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Bringing malignancy to light in the operating theatre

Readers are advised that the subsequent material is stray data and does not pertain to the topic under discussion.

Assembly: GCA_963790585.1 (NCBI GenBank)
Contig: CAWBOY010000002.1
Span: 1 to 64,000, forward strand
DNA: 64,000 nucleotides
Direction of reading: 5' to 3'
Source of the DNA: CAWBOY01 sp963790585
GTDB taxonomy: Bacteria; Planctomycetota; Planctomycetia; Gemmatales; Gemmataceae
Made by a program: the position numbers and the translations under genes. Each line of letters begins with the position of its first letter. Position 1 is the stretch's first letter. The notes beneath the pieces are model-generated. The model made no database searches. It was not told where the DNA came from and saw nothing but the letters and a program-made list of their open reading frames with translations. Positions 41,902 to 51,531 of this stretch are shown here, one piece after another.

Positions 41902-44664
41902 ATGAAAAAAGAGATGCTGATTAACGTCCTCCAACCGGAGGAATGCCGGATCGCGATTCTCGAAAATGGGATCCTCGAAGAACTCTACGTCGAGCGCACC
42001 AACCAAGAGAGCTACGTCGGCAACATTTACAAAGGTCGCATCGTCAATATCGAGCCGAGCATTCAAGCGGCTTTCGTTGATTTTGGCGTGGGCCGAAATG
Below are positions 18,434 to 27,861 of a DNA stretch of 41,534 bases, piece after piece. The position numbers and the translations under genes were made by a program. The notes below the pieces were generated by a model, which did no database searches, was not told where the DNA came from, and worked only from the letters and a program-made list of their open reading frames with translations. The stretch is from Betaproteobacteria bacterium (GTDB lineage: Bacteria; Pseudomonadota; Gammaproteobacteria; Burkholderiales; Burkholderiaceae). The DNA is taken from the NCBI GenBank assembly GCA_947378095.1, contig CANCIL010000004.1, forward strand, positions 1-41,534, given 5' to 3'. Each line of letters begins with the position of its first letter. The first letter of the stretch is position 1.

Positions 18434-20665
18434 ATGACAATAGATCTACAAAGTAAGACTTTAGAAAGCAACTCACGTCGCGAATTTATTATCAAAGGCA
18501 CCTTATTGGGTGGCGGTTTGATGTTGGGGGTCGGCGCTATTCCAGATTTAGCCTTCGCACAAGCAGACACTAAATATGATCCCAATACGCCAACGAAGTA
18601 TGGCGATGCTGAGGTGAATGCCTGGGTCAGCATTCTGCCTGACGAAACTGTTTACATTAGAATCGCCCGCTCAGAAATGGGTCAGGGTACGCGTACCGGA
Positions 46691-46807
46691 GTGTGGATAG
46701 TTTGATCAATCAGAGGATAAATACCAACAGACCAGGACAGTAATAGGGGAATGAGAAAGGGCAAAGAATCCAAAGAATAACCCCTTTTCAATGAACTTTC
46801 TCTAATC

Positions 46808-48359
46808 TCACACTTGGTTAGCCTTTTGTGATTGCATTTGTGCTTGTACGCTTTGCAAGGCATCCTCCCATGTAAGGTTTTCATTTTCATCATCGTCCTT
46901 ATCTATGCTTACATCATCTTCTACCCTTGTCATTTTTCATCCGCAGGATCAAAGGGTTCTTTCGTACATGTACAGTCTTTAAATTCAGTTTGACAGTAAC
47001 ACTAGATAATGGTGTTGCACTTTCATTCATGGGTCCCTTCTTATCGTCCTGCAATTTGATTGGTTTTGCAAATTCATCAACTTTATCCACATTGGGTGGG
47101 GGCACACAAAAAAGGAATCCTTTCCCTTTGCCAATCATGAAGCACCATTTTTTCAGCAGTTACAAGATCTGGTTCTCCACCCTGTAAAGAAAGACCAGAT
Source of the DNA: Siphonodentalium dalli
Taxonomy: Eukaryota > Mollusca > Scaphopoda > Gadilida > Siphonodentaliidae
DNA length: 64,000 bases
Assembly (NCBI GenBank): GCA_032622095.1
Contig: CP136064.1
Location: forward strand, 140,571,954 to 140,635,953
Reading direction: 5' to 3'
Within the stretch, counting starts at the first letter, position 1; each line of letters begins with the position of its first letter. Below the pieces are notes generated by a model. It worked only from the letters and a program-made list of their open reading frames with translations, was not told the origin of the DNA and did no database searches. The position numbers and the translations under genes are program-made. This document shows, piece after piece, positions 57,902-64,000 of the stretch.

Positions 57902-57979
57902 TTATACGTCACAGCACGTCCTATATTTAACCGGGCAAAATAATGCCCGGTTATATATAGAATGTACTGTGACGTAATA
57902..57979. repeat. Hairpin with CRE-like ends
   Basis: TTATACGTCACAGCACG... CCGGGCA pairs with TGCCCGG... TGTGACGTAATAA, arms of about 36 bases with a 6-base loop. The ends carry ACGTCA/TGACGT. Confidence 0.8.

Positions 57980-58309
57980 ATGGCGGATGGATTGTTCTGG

Surgery is likely to remain the primary treatment modality for many cancers. Precise targeting of malignant tissues during interventions is critical to both the efficacy and safety of the surgical therapy and patient outcome. Such precision would be greatly facilitated by information rich diagnostic imaging of targeted tissue at the time of intervention. Unfortunately, the ability to obtain information about the targeted tissues in real-time is currently limited. A new generation of optical spectroscopy and imaging techniques combined with computational advances (i.e. machine-learning and artificial intelligence) now holds great promise for vast improvement in the area of intraoperative diagnostics and smart guided personalized therapeutic interventions. Here, I will present clinically-compatible multispectral fluorescence lifetime imaging (FLIm) techniques and studies demonstrating that tissue autofluorescence lifetime properties can be associated with distinct tissue pathologies. I will show the ability of FLIm to operate in conjunction with surgical robots and microscopes used in standard-of-care and present studies conducted in patients in the operating theatre. Current results demonstrate FLIm’s potential for intraoperative delineation of brain tumors and brain radiation necrosis as well as head and neck cancer including image-guided augmented reality during trans-oral robotic surgery (TORS). Challenges and solutions for practical and broader implementation of FLIm in surgical oncology are discussed.